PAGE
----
Mathematical language can heighten the imagery of a poem; mathematical structure can deepen its effect. Feast here on an international menu of poems made rich by mathematical ingredients . . . . . . . gathered by JoAnne Growney.

Thursday, February 10, 2011

Dividing by Zero

Fairy godmothers have their magic wands and mathematician have division by zero as a way to make the impossible happen -- for example, we can show that 2 equals 3:

We start with the equation x = 0 and multiply both sides by x-1 to get x (x - 1) = 0 Now divide both sides by x to get x - 1 = 0 Now substitute 0 for x and add 3 to both sides to get 0 - 1 + 3 = 0 + 3 which simplifies to give 2 = 3

1. It was a childhood puzzle before we knew mathematicians called it an 'illegal operation' and banned its computation -- flashcards of stars in columns and rows, blue and gold, showing 8 or 4 divisible by 4, by 2, by 1, or -- zero? Nothing goes into something how many times?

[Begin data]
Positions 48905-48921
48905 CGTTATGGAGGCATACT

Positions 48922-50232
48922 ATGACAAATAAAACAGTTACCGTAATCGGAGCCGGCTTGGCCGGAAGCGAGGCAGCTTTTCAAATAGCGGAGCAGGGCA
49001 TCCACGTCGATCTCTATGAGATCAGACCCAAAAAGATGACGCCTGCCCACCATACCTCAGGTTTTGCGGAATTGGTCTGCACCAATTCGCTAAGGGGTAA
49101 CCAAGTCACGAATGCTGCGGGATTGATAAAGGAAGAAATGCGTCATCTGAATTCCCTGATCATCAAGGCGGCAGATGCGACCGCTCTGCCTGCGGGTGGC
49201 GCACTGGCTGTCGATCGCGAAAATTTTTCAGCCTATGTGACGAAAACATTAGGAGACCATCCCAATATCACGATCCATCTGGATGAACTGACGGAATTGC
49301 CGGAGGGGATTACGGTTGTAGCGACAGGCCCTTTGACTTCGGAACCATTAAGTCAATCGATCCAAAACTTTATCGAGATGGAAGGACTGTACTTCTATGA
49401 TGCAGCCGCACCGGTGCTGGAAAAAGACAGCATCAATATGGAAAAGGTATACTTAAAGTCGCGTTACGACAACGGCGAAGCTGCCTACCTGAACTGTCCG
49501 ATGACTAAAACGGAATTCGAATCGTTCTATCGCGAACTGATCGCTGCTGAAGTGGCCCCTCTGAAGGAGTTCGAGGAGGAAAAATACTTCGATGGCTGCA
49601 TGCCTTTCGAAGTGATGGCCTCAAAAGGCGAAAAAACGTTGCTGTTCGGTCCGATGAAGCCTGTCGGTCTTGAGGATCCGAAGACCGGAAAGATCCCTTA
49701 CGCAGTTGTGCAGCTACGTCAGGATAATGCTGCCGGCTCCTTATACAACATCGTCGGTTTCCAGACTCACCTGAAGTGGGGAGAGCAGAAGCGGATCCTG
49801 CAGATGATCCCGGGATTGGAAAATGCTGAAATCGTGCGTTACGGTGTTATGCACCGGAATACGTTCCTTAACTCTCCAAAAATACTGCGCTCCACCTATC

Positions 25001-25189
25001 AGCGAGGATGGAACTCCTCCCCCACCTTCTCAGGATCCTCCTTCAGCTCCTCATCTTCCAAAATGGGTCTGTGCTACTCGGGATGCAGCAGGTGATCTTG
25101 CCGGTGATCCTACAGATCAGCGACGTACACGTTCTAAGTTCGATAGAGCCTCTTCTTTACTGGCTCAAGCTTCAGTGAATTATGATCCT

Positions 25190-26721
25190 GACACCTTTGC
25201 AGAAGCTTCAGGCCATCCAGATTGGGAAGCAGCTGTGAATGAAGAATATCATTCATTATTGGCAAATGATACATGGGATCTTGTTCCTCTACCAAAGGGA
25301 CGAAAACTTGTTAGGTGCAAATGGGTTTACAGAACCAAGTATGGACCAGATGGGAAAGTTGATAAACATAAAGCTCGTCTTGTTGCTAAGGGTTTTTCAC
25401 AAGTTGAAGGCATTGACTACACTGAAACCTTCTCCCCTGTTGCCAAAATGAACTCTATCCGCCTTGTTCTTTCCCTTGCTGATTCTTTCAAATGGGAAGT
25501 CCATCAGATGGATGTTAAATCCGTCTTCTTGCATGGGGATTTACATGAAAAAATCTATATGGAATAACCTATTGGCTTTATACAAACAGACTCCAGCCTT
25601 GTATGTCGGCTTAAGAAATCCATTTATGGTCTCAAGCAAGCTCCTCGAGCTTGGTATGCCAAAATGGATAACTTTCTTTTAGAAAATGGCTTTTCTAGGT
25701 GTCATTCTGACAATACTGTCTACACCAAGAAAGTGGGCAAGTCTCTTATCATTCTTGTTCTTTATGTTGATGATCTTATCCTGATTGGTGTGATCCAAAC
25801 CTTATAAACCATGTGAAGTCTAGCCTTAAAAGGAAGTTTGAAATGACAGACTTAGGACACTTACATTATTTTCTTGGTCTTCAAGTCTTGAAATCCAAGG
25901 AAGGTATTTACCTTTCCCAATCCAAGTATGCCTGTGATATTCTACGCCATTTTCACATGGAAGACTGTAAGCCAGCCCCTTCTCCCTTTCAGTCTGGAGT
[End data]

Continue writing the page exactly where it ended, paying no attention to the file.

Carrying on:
2. Let 'something' be the all-in-all-of-it, the whole, and get as close as you can to nothing, now closer yet; divide; the result blows up, spilling over the edges of the longest time and farthest space. So surely zero into one could create the universe -- all the stars and the human race.

3. Or let 'something' be a lemon meringue pie, brown-curled topping, tart filling, tender crust -- imagine it waiting on some countertop, owned by no one, shared among none, gathering dust -- but no, the mold will divide it equally among its cells, if nothing else.

## No comments:

## Post a Comment